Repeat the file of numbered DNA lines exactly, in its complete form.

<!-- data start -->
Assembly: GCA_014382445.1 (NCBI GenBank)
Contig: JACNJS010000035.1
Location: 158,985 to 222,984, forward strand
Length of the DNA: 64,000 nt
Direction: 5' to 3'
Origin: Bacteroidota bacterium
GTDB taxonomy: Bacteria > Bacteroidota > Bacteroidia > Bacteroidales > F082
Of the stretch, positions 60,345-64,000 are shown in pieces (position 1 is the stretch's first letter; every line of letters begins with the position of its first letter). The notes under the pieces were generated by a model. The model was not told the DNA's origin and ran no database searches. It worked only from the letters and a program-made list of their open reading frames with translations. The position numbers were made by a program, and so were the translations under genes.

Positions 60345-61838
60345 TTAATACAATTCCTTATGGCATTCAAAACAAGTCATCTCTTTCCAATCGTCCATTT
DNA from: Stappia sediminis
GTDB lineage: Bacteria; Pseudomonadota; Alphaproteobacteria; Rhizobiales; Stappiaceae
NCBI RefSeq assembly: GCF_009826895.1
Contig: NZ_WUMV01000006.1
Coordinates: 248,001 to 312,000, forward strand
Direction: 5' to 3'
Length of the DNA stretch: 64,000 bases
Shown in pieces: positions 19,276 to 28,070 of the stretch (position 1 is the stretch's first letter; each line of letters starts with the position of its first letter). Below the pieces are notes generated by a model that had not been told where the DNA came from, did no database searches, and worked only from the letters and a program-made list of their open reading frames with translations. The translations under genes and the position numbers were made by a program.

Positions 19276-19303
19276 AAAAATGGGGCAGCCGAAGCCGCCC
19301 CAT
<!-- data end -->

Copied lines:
Assembly: GCA_014382445.1 (NCBI GenBank)
Contig: JACNJS010000035.1
Location: 158,985 to 222,984, forward strand
Length of the DNA: 64,000 nt
Direction: 5' to 3'
Origin: Bacteroidota bacterium
GTDB taxonomy: Bacteria > Bacteroidota > Bacteroidia > Bacteroidales > F082
Of the stretch, positions 60,345-64,000 are shown in pieces (position 1 is the stretch's first letter; every line of letters begins with the position of its first letter). The notes under the pieces were generated by a model. The model was not told the DNA's origin and ran no database searches. It worked only from the letters and a program-made list of their open reading frames with translations. The position numbers were made by a program, and so were the translations under genes.

Positions 60345-61838
60345 TTAATACAATTCCTTATGGCATTCAAAACAAGTCATCTCTTTCCAATCGTCCATTT
DNA from: Stappia sediminis
GTDB lineage: Bacteria; Pseudomonadota; Alphaproteobacteria; Rhizobiales; Stappiaceae
NCBI RefSeq assembly: GCF_009826895.1
Contig: NZ_WUMV01000006.1
Coordinates: 248,001 to 312,000, forward strand
Direction: 5' to 3'
Length of the DNA stretch: 64,000 bases
Shown in pieces: positions 19,276 to 28,070 of the stretch (position 1 is the stretch's first letter; each line of letters starts with the position of its first letter). Below the pieces are notes generated by a model that had not been told where the DNA came from, did no database searches, and worked only from the letters and a program-made list of their open reading frames with translations. The translations under genes and the position numbers were made by a program.

Positions 19276-19303
19276 AAAAATGGGGCAGCCGAAGCCGCCC
19301 CAT